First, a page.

Physical mechanism of microbial destruction can be attributed to depolarization of bacterial membrane, change in cell permeability and change in ion flow [51]. Other structural damages like enlargement of vacuoles and collapse of cell structure may also be involved in the inactivation of microbes [48].


It is important to know the factors that influence the efficiency of microbial inactivation to successfully implement the food preservation process. The knowledge of resistance factors helps to envisage microbial inactivation in a complex system and to develop mathematical models of microbial inactivation. An adequate knowledge of microbial characteristics, interaction between microbes and food matrix, interaction between the light and microbial cell, target microorganism, and design of the PL arrangement is essential for the optimization of PLT process to diminish the risk of food poisoning and to retard the physiological, microbiological, and deteriorative processes occurring in the product during storage.

  • Microbial Characteristics: The optical characteristics of microbes (viz. degree of scattering and absorption of light) have great influence on the efficiency of microbial destruction through PL processing [1]. The microorganisms that have proficient DNA repair mechanism are insensitive to PL [46, 58, 72]. Gomez et al. [26] experimented the sensitivity of microorganisms on agar media flashed 50 times with pulse width of 30 ps and 7 J pulse intensity. Authors reported no clear pattern regarding the inactivation sensitivity of various groups of microbes, though Listeria monocytogenes was found to have the maximum resistant to ILP. Turtoi and Nicolau [70] reported that fluence required to inactivate different spores depends on their color as it affects the resistance to pulsed light (PL).
  • Treated Matrix: The nature of food material and surface integrity (rough or smooth) strongly affects the efficacy of microbial inactivation because it affects the absorption, reflection, refraction, and scattering of light. Effectiveness of inactivation is affected by opaqueness, color, and viscosity of the material [57] as it affects absorption and transmission coefficients of the matrix [55]. The proportion of fat, carbohydrate, proteins, and water also impairs the microbial inactivation where fat and protein have negative effect on decontamination; and no detrimental effect of carbohydrates has been reported [26, 58]. Scientific studies conducted by researchers show that inactivation can also be influenced by the color of food products. Dunn et al. [14] suggested that color of carotenes, lime green, black cherry and cooking oil was affected by the PL processing of food products. Abida et al. [1] reported that refraction is prevailing in transparent and colored food materials while reflection for opaque food materials is pertinent phenomena. Interaction of light with internal structure tends to moderate the efficacy of PL processing owing to multiple internal reflections and redirections. Solid matrices with rough surface and minute grooves can reduce the efficacy of microbial inactivation, as it shadows some microorganisms from light [41].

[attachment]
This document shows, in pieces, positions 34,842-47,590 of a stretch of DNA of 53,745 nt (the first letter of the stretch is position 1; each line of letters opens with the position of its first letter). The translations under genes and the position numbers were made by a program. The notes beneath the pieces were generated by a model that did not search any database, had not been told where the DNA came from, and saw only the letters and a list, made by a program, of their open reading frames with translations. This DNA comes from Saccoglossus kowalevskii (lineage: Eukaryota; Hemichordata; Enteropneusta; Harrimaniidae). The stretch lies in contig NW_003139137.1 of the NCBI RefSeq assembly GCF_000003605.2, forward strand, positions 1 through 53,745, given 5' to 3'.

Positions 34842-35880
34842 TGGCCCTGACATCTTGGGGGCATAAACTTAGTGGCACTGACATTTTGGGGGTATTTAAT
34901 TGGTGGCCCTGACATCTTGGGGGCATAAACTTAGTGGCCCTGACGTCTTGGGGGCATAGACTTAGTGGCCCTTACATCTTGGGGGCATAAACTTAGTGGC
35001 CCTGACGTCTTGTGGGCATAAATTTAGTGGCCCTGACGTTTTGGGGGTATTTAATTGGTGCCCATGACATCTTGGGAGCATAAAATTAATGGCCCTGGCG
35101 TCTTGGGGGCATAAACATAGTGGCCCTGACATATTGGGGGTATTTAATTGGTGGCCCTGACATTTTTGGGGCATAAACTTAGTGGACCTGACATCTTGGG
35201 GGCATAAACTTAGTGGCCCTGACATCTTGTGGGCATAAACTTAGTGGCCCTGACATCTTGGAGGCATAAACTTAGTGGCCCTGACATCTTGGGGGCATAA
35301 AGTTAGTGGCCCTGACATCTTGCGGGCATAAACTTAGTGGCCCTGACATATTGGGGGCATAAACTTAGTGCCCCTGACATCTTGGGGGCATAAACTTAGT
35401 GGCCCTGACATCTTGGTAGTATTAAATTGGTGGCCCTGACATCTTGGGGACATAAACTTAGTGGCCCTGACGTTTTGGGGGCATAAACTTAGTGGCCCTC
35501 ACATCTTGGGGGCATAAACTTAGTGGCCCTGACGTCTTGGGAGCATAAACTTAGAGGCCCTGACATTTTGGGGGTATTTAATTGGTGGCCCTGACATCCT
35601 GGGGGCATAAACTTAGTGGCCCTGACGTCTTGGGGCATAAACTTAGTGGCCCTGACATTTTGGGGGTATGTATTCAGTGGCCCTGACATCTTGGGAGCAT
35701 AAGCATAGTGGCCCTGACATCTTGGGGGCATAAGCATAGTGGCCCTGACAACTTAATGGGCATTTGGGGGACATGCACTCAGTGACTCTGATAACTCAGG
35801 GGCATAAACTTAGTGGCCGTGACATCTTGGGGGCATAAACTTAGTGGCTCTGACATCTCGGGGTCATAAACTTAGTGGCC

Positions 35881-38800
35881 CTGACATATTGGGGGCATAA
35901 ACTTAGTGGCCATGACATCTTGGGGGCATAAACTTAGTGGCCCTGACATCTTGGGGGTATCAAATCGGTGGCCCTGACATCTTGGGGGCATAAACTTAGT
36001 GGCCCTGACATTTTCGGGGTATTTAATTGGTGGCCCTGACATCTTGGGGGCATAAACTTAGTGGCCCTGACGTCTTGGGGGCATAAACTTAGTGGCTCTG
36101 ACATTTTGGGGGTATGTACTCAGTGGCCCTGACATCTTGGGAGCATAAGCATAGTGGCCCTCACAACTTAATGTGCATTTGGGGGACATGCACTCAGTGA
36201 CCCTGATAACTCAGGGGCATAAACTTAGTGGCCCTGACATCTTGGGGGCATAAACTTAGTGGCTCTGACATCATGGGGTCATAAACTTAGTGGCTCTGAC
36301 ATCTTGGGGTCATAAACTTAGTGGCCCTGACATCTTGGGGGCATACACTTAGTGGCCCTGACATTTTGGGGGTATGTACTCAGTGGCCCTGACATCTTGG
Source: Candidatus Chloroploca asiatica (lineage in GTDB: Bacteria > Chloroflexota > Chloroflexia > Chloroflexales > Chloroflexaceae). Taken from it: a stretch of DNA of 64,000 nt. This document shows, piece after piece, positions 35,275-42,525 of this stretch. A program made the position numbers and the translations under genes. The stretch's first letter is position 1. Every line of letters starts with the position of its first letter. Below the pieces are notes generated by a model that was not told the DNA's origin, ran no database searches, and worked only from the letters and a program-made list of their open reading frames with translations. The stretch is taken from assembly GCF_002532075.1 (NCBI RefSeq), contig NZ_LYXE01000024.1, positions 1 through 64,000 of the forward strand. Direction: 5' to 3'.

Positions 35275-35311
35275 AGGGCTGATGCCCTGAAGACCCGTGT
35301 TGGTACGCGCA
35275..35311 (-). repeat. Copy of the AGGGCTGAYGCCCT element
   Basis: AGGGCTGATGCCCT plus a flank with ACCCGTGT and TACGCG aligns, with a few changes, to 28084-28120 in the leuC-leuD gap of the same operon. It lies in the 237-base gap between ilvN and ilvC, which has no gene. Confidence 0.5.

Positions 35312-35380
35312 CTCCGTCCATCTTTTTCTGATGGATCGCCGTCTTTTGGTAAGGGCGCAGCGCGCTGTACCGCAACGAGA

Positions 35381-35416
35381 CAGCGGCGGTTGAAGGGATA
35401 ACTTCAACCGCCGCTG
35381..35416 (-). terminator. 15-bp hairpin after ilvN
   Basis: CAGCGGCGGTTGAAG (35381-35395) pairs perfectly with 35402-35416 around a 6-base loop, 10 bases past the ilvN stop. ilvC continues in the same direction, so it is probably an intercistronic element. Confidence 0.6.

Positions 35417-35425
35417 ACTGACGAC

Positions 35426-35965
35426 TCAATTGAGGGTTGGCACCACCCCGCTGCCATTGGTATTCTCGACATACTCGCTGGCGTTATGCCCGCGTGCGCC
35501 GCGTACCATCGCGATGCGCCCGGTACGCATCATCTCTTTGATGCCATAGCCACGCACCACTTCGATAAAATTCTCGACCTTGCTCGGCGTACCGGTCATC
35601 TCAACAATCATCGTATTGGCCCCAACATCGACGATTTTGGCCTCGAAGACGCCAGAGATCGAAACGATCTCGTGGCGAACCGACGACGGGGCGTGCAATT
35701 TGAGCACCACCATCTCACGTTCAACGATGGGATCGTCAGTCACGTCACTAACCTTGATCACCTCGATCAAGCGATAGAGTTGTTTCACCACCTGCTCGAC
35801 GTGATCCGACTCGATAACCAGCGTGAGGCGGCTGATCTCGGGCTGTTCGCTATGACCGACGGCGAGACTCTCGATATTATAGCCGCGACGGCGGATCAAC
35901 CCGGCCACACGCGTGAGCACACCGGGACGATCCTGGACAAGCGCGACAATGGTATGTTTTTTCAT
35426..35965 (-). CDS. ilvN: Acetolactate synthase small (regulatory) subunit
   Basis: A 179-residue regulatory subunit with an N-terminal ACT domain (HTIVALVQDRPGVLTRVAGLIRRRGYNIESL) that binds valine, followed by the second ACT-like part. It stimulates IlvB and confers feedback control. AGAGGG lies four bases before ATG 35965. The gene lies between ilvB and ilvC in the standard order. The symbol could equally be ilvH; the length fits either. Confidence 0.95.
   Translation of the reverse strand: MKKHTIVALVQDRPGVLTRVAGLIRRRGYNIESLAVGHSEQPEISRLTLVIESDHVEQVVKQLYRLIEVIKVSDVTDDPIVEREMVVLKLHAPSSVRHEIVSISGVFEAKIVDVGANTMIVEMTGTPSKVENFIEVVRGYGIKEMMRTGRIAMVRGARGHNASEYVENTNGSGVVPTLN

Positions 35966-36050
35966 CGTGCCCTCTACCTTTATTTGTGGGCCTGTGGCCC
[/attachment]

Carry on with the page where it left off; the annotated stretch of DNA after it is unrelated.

• Vertical Distance from the Strobe: The vertical distance between the PL and the surface has a negative relationship on the efficiency of microbial destruction. This is owing to reduction in absorption and scattering of light due to decrease in intensity of light, as it travels through the substrate [1]. The term optical penetration depth has been devised to describe the dissemination of pulse inside a substrate and is described as the distance when light decreases the fluence rate by 37% of its primary value. Gomez-Lopez et al. [26] testified the negative impact of distance on the microbial destruction by PL processing.
  • Design of Pulsed Light Process: The proficiency of ILP technology is ascertained by the conversion of electrical energy to radiant energy. In PL processing, gas-discharge lamp is an important component as it transforms about 45% of the given electric power to ILP [76]. The design of the PL apparatus varies from company to company but basic components (Figure 11.1) are common among all designs.